Real magic is the study of the occult arts. We said that occultism dwells on the mysterious and hidden, the things that only the initiated may know. A genuine magician is one who claims to have learned these secrets and can tap into supernatural powers. There are generally believed to be three kinds of magic:

White magic, or magic based on knowledge of the secret things of the Bible and which is founded on a belief in God. Francis Barrett, the author of The Magus, practiced white magic and claimed to be a devout Christian. The term also is used by some non-Christians to refer to magic that is designed to help rather than hurt people. Some believe that white magic is in fact only black magic with a biblical disguise.

Black magic, or magic generally based on knowledge of evil powers. Black magic often is practiced by those who worship demons or Satan. Wiccans (who do not believe in Satan) typically use the term to refer to magic designed to harm rather than help people.

Sympathetic magic. Some believe there is a third type of magic called sympathetic magic or natural magic. They claim that this is a type of magic based on “neutral forces” that are neither white nor black. This form of magic is often found in many folk remedies such as in the practice of wrapping a black thread around warts while repeating a charm and then placing the thread under a piece of guttering in the belief that this will make the warts disappear.

Most people who claim to use white magic do so for the good of mankind, believing that they can help others through occult means. Most who practice black magic do so either for personal gain or for evil intents.

Other terms will be defined as we progress through our study.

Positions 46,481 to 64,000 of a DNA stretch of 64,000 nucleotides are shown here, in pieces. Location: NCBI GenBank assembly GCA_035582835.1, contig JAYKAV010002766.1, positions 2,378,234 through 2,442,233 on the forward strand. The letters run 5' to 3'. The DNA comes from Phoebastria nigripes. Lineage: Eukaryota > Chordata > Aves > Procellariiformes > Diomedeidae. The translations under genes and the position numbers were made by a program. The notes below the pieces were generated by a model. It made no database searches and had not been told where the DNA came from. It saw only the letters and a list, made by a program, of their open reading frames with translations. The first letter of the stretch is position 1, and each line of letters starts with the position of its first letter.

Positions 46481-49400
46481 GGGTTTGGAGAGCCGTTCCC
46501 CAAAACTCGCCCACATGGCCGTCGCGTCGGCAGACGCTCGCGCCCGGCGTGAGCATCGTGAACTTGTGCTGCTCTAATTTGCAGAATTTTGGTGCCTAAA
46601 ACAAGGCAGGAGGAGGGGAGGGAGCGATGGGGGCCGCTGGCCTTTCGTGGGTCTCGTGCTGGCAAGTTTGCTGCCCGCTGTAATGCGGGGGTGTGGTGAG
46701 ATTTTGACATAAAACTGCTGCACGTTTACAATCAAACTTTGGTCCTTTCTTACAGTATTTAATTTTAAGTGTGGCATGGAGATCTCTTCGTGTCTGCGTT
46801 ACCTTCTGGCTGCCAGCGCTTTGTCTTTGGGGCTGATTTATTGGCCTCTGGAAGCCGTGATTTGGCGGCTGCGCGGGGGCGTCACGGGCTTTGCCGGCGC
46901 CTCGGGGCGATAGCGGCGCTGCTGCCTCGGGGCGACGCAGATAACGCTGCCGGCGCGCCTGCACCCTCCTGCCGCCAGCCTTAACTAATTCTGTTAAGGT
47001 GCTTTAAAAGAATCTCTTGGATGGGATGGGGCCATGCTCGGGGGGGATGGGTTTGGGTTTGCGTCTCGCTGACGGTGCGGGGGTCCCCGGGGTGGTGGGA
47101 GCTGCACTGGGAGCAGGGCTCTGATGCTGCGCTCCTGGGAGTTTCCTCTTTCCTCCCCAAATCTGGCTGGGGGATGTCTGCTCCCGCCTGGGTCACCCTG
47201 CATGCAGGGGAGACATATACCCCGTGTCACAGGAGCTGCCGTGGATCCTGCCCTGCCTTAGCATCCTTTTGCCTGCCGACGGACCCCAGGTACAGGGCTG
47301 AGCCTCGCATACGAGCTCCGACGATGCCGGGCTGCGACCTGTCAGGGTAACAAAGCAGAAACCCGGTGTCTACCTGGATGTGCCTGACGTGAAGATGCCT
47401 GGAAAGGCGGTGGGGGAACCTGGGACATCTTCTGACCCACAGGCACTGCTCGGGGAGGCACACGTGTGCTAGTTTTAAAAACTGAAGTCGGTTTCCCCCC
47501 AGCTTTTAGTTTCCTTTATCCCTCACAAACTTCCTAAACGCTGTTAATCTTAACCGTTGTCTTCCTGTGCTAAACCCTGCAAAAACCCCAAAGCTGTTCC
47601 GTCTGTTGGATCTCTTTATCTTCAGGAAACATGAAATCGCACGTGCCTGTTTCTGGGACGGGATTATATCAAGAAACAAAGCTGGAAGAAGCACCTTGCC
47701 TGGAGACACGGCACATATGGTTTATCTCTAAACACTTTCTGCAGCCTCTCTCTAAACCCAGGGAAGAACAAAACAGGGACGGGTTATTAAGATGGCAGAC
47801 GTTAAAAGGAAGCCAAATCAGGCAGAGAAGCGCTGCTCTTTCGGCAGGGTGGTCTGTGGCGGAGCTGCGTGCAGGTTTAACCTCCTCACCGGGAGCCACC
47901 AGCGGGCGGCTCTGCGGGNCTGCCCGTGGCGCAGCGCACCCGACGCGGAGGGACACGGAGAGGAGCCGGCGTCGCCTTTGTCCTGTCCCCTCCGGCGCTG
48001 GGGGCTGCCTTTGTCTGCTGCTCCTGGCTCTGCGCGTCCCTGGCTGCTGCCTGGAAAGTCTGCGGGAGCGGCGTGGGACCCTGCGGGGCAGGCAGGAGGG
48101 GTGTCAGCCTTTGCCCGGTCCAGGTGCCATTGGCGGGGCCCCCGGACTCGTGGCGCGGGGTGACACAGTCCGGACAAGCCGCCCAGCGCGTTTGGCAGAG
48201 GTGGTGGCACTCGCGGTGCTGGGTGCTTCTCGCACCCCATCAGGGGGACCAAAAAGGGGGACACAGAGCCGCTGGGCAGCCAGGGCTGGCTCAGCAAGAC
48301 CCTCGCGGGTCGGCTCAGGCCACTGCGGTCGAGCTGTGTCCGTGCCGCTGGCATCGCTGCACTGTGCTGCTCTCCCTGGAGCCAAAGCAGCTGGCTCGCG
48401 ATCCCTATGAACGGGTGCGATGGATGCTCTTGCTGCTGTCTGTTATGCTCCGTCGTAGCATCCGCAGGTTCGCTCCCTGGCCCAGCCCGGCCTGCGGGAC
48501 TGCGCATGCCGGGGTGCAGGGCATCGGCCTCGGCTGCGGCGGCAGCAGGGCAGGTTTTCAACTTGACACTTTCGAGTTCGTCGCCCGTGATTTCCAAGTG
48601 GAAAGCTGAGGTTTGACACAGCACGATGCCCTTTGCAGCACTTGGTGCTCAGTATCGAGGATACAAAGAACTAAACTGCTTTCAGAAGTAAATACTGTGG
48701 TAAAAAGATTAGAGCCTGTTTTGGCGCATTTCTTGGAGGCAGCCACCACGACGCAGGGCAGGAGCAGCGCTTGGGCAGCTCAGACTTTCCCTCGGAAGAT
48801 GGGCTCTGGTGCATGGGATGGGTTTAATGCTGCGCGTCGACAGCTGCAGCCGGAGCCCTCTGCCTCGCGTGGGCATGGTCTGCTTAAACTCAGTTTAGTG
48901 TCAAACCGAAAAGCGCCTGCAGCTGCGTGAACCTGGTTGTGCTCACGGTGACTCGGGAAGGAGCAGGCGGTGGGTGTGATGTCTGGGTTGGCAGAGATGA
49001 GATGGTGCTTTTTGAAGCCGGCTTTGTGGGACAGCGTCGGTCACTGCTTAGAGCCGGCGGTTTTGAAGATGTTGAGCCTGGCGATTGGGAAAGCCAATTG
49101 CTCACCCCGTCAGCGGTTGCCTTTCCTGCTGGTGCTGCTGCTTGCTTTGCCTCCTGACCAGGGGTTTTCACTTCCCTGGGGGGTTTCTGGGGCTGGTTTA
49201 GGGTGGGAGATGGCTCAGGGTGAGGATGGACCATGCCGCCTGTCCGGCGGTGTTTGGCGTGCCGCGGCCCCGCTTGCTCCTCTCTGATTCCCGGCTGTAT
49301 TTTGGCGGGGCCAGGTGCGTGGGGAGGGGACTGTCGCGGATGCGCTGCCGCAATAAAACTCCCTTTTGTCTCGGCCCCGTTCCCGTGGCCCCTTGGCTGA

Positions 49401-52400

Our discourse will begin with ESP, or extra-sensory perception. Following that will be a discussion of various fortune-telling techniques including astrology, cartomancy, palmistry, divining with rod and pendulum, mirror mantic, psychometry, and other various methods of seeing into the future. The third section will take up an examination of magic and will look also into the rapidly growing Wiccan movement that is so popular today especially with our youth. In the final section we will investigate various phenomena related to the alleged sightings of ghosts and apparitions. In each section we also will consider what Scripture has to say about these things and will offer suggestions as to whether and to what degree Christians should involve themselves with them. Not everyone may agree with the author’s conclusions, but they are offered in the hope that the Christian will have a better understanding of the paranormal and know better how to deal with the subject when confronted with strange phenomena.

About the author

The author is a devout Christian who has had an interest in the paranormal since his youth. While never claiming any paranormal abilities himself, he has been intrigued by various claims of the paranormal for many years. Initially a firm believer in the paranormal, he later came to disavow all paranormal claims beyond those pertaining to his Christian faith. Having thus been on both sides of the issue throughout his adult life, he now regards all paranormal claims with what he calls a “healthy skepticism.” While personally believing there to be logical explanations for most so-called paranormal events, his research has led him to alccept that there are indeed some things for which we have not yet found adequate explanations, and he recognizes that these unexplained events often cause inner conflict with many Christians. He has read extensively in the area and has formerly taught classes on the subject in which he has examined various paranormal claims and analyzed them from both a scientific and biblical viewpoint with careful attention to what Scripture and the Church have to say about a Christian’s involvement with them. The present book is loosely based on his lectures. The opinions he offers in this book are his own, and he does not claim to speak with the authority of the Church, though he believes the positions he has taken are consistent with Orthodox Christianity.

Copyright © 2006 by Oswin Craton. All rights reserved.